Speakers say modern NFP is about spirituality and a way of life


COLUMBIA — With a combination of genuine warmth, knowledge, and faith, Father Matthew Habiger, a moral theologian, was well-equipped to take on Goliath.

The giant in this case was the task of informing South Carolina Catholic couples and youth that there is an authentic way to love, and though it may not be popular with current culture, it is one found in the teachings of the church.

The Benedictine priest from the Archdiocese of Kansas City spoke at six parishes in the Midlands during a week in July. Those parishes included Our Lady of the Hills Church, St. John Neumann, and St. Thomas More in Columbia, Transfiguration Church in Blythewood, and St. Ann Church in Rock Hill.

He concentrated his talks on Pope John Paul II’s “Theology of the Body,” a collection of papal audiences on the beauty of human sexuality.

Habiger sees the “Theology of the Body” as the fertile soil to plant the seed for understanding and embracing the church’s teaching on sexuality that respects a woman’s fertility and rejects the temptation to use another person for self-gratification.

“In marital love, there is a bonding of bodies, a bonding of hearts, wills, minds and a bonding of persons,” he said. “It is all these dimensions. If it is just about bodies, you have diminished it.”

Father Habiger spent a weekend giving talks at St. Mary Help of Christians Church in Aiken, the church that sponsored the visit along with the Diocese of Charleston’s Family Life Office. After giving the homilies at all the Masses, he conducted a parish mission on “God’s Plan for Human Love: The Beauty and Spirituality of Natural Family Planning.”

As part of Natural Family Planning Outreach, an international evangelization team, the Benedictine has traveled the globe to inspire and encourage men and women to follow God’s plan for spousal love, for marriage and family.

In the presentations, Father Habiger spoke about NFP from the faith perspective, Dr. Steve Platte spoke from the medical perspective, and two couples from their experiences.

“We may use different languages and have different approaches in our discussion but it is the same reality, the same truth,” Father Habiger said. “NFP is a way of life, a set of values where men and women discover the complexity of fertility and respect this gift from God. It is reliable, responsible, and morally good. It demands chastity, self-sacrifice and virtues that are important for marriages to last.”

During the week, Platte, an emergency medicine physician in Aiken and a diocesan NFP instructor for the Couple to Couple League, presented “Good Medicine and Good Morality: The Perfect Fit.”

“If I told you I had a pill that was natural, 99 percent effective, very low cost, and was a morally accepted method of achieving or avoiding pregnancy, you would think it was too good to be true,” Platte told the audience. He then pointed out how NFP has those advantages without the moral or medical problems.

He cited as an example that oral contraception increases a woman’s risk of getting breast cancer or developing blood clots. Oral contraception and similar drugs can also cause a chemical abortion by preventing implantation of new life in the uterus, a fact that few people are told, Platte said.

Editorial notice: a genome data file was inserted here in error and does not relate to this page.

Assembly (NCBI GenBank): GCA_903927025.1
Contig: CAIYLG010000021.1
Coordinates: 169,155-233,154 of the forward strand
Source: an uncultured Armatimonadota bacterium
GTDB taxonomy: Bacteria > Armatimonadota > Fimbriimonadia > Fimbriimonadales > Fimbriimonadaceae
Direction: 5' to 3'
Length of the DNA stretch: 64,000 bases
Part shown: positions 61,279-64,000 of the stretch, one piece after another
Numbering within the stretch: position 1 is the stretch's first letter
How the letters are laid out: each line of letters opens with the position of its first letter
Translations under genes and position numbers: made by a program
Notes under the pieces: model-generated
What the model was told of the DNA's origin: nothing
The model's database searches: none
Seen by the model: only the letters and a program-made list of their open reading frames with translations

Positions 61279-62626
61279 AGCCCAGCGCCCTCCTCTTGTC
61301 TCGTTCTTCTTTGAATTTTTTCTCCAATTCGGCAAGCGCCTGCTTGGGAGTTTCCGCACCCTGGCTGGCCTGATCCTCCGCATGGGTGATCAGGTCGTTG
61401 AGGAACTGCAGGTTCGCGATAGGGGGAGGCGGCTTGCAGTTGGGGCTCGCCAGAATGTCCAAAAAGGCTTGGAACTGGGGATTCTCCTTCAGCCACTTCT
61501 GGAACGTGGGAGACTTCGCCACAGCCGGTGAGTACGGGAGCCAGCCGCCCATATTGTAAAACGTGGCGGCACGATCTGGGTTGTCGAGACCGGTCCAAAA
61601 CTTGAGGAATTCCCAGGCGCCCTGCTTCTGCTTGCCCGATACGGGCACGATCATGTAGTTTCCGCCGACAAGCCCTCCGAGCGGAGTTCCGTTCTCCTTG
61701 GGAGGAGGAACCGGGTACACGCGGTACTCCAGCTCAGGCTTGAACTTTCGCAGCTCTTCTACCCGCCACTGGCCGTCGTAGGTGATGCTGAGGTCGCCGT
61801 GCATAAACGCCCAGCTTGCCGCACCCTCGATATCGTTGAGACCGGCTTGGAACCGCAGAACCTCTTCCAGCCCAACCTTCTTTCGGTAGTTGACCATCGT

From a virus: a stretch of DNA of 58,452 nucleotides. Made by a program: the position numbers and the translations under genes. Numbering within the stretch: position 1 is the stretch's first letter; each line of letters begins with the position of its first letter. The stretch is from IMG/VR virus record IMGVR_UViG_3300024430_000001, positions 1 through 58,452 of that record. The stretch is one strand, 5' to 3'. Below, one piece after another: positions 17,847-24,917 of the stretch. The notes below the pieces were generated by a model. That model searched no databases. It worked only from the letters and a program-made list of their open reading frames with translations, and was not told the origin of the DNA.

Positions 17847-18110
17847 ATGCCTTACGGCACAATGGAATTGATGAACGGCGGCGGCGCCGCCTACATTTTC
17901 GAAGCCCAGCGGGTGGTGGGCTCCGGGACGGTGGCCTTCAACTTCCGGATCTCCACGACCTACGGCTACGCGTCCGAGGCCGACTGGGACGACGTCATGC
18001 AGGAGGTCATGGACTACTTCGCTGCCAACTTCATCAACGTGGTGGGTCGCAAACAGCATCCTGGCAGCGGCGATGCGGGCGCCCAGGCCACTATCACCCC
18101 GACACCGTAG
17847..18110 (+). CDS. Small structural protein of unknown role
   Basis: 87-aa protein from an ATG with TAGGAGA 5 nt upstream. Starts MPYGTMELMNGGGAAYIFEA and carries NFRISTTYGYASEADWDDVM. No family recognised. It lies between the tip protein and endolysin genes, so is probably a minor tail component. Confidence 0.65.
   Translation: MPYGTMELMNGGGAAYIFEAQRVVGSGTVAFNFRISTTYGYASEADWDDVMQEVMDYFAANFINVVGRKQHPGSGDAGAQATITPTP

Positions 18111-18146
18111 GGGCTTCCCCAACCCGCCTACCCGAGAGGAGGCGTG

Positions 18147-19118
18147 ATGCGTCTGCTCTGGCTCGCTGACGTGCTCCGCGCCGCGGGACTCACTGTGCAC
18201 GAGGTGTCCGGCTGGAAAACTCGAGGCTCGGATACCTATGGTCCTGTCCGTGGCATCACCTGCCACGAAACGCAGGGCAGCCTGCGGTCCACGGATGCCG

According to the doctor, modern Natural Family Planning methods are worlds apart from the “rhythm method” of the 1950s. The often maligned rhythm method works well for women with regular menstrual cycles, but many women do not have regular cycles all the time, which contributed to its higher failure rate.

Platte said that current NFP methods are scientifically proven to have the same effectiveness in avoiding pregnancy as oral contraception. NFP methods observe natural indicators (biomarkers) of fertility, such as the presence of cervical mucus, cervical changes, and basal temperature changes.

Sterilization is now a common form of contraception even among Catholic couples, Platte said. He argues against it as a doctor because it destroys a functioning organ system that was working as God planned it to work.

Nicole Tingler said that she had never heard of NFP until she was preparing for marriage. She and her husband, Kris, attended classes at St. Mary Help of Christians Church and their initial skepticism was put to rest.

“It is encouraging to be around other couples who practice NFP and support what you are doing,” she said.

John Spears and his wife, Erin, said that they have been practicing NFP for 10 years.

“It really makes you talk more with each other than just ‘how is your day,’” he said.

Erin said that it has helped strengthen their marriage, and agreed that it has kept the doors of communication open.

A recent study at the University of Chicago showed that less than 5 percent of married couples who practice NFP get divorced while the national average for divorce is near 50 percent.

“The church teaches us Natural Family Planning so that we can exercise responsible parenthood using morally good means,” Father Habiger said. “Trust in God, not the pill. The pill attempts to avoid real challenges; it lures us into thinking that there is no need for making sacrifice.

“NFP is exactly what our times need,” he said. “It is much more than a method. It is spirituality, a way of living. It builds good marriages, loving spouses, and healthy, happy families.”